General Convention 2006

Send out your light and your truth; let them lead me; let them bring me to your holy hill and to your dwelling. Then I will go to the altar of God, and I will praise you . . . Psalm 43:3-4

The General Convention of the Episcopal Church
met in Columbus, Ohio from June 11-21, 2006.
This blog offers a view of the convention and beyond from the perspective of Lydia Evans, a two-time lay deputy from the Diocese of South Carolina.
Visit the links found below for additional resources
as well as pre- and post-convention coverage.
Thank you for remembering the convention deputies and their families in your prayers. For further resources, visit my webpages.
For all posts from the month of June, click here.
For all posts from the month of July, click here.

6.26.2006

Psyched for Ministry

An interesting read, especially considering some of the stories the Commission on Ministry hears about "the process" in more liberal dioceses.

"The call to Christian ministry came in my mid-20s. At that time, I was living in Tennessee and had been taking classes for personal enrichment at Sewanee School of Theology. I was also leading mission trips to support an orphanage and seminary begun by Anglican Sudanese in a refugee camp in northern Uganda. I found that I had a natural inclination toward preaching and pastoral care."

"So I began an official discernment process with my Episcopal Church in Sewanee. Shortly afterward, my husband and I were obliged to move to New Jersey, where I had my first taste of the paralyzing red tape that governs Episcopal polity. Because I had not officially become a candidate in the discernment process in Tennessee, I was compelled to begin the process all over again, at square one, this time in a new diocese."

"Undaunted, I complied. After all, I still had all of the idealism and high hopes of one who has discovered her passion and vocation in life, and I was chomping at the bit to serve God and God's church. The only thing that was standing in the way, it turned out, was . . . God's church. But I had no idea just what I was in for."

"I remember clearly that first visit to headquarters. With a plastic smile, the smartly dressed "canon for ministry development" (canon is a fancy term for the bishop's right-hand person) described a Byzantine system of hurdles designed to weed out the undesirables and make absolutely sure that ordination is the right path. Then she uttered the lines she undoubtedly repeated to every bright-eyed and bushy-tailed candidate: "Trust the process."

"A big part of that process was psychotherapy. Lots of it. The diocese had recommended one to three years of therapy to nearly half of the candidates who had come forward in the past year. Their calls were put on hold until the psychological evaluations came in. Only then would the diocese decide whether a candidate was truly intended for ordained ministry, or if he or she would be better off selling real estate."

"One full year after that first visit, I faced the next challenge in the ordination obstacle course: the dreaded psychological exam. This consisted of a breathtakingly immense packet of assessments, ranging from the standard Myers-Briggs Type Indicator and Minnesota Multiphasic Personality Inventory (intended to weed out psychotic killers and child molesters) to a questionnaire asking for spontaneous word associations. Once completed, these forms were dissected and analyzed over two days on a couch with a shrink, who then wrote a report detailing my psychological profile and her recommendations."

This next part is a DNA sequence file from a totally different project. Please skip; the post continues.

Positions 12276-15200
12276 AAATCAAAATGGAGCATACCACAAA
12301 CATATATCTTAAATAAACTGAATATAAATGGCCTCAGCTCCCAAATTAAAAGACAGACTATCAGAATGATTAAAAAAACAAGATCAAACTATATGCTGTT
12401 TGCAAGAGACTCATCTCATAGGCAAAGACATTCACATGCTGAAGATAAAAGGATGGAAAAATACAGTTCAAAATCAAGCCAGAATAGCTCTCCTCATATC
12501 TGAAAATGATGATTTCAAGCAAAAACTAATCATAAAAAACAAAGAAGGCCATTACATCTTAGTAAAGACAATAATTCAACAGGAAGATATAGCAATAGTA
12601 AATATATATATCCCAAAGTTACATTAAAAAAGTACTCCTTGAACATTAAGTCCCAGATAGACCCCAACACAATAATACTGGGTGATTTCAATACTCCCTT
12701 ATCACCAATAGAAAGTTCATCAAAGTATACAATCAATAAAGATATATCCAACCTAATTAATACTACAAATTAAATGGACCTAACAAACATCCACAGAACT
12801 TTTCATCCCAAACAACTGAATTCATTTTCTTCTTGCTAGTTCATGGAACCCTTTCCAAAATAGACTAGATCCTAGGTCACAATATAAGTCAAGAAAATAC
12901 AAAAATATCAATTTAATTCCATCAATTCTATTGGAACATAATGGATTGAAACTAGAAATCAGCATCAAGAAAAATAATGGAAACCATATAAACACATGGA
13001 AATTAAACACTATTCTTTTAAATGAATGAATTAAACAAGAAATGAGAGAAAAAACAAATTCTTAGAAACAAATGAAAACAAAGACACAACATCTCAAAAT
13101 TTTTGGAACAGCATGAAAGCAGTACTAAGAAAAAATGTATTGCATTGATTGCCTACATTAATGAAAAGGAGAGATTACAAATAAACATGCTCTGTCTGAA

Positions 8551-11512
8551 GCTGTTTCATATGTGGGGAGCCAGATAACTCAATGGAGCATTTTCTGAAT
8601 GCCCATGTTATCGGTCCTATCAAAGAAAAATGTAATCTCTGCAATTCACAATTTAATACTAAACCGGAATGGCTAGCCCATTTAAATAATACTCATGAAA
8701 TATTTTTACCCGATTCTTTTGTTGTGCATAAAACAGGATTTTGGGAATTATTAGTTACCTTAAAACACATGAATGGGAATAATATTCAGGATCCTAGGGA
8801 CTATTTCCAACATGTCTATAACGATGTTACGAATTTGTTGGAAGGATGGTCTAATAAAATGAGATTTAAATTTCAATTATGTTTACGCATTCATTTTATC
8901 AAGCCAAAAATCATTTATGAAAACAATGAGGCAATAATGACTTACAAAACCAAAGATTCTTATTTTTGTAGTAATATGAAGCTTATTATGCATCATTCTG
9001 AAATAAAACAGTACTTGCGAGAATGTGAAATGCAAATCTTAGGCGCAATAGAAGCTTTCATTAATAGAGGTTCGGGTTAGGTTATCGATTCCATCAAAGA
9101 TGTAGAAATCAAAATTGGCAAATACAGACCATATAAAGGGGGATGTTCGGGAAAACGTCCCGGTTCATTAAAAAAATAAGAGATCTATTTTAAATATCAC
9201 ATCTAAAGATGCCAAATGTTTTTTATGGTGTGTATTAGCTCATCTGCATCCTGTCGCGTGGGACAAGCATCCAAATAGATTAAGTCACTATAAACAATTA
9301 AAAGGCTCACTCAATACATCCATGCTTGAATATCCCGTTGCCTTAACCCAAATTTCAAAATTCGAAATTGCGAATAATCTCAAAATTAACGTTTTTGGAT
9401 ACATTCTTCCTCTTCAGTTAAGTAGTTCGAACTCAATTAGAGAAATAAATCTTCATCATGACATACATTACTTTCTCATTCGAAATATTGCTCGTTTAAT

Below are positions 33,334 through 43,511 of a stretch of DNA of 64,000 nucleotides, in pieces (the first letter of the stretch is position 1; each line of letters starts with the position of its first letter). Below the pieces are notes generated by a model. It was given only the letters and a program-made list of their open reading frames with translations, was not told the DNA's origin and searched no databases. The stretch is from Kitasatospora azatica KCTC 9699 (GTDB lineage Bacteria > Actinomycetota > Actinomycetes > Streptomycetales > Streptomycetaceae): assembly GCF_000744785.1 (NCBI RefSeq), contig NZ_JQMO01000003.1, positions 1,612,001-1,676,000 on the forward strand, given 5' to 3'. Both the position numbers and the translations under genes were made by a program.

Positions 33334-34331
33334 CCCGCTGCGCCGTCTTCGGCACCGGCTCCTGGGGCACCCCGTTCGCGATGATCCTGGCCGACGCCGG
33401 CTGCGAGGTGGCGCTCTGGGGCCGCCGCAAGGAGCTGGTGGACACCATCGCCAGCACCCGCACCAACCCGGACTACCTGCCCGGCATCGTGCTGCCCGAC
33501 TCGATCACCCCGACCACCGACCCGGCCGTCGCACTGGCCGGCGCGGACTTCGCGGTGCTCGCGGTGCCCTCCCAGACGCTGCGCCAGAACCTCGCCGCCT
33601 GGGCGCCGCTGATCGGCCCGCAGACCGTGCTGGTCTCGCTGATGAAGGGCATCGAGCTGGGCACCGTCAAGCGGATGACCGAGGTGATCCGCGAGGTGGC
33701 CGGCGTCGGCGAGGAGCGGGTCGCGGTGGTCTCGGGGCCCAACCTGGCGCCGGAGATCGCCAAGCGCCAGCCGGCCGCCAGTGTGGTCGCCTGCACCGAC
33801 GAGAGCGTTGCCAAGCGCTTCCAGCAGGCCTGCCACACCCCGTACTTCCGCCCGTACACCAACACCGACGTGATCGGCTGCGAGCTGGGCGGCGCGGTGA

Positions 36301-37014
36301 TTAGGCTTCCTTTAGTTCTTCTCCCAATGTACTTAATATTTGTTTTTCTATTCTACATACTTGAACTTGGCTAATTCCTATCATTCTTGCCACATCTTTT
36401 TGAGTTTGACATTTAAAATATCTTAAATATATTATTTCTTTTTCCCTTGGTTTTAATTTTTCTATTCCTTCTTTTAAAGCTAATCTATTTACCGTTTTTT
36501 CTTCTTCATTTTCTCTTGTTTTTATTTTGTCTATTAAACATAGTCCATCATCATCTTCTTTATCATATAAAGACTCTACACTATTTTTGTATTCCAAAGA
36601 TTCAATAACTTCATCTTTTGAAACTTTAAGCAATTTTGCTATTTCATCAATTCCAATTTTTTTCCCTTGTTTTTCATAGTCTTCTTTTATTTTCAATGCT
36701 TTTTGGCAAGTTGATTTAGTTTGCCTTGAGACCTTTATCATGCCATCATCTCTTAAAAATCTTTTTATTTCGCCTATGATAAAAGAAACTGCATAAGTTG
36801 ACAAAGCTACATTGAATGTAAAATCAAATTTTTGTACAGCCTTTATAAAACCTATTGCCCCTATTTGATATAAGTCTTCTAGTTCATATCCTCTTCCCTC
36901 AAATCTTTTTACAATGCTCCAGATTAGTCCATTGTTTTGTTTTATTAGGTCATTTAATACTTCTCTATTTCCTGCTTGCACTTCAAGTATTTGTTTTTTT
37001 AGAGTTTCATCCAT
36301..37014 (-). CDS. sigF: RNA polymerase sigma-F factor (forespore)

"I considered myself a fairly normal person, but when, early one morning, I received a call from the psychologist, I got a little scared. In urgent, staccato tones, she informed me that I had left so many questions blank that the test would be difficult to score. I nervously explained that I did not know that I had left that many questions blank, and that I had not known how to answer particular questions, such as "Do you like to flirt?" with either a yes or no. (The test did not allow "maybe" answers.) Over the phone, we reviewed the unanswered questions and I obediently filled in the blanks with ayes and nays. When the test results came back, I had scored well within the "normal" range on the MMPI, meaning I got the all clear on diagnosable manias and phobias. What a relief!"

"The fact that I had grown up in an evangelical missionary home, with a strong father who was conservative about sexual mores, presented other problems. When asked to describe my earliest childhood memory, I had recalled the time my father read J. R. R. Tolkien's The Hobbit to my brother and me, and we then played a game of "Captain Hook," with my father pretending to be Captain Hook in search of small victims to be tickled. This tidbit of information elicited an exclamation from the shrink, as if, in mining the deep recesses of my subconscious, she had finally seized upon the prized nugget of gold."

"That's fascinating!" she mused, taking off her horn-rimmed glasses. "The hobbit is a small, marginalized creature trying to assert himself, and Captain Hook is a strong, patriarchal and oppressive figure." Somehow, in the innocent retelling of a childhood memory, I had succeeded in painting my father as an ogre whose oppressive regime I had tried to overthrow."

Read the rest of the story.

1 Comments:

Blogger Allen Lewis said...

... the church runs the risk of becoming little more than a therapeutic support group, forsaking its one defining mark, namely, the gospel of Jesus Christ.

A succinct diagnosis of TEC and the reason why it is fading fast.

5:08 PM  

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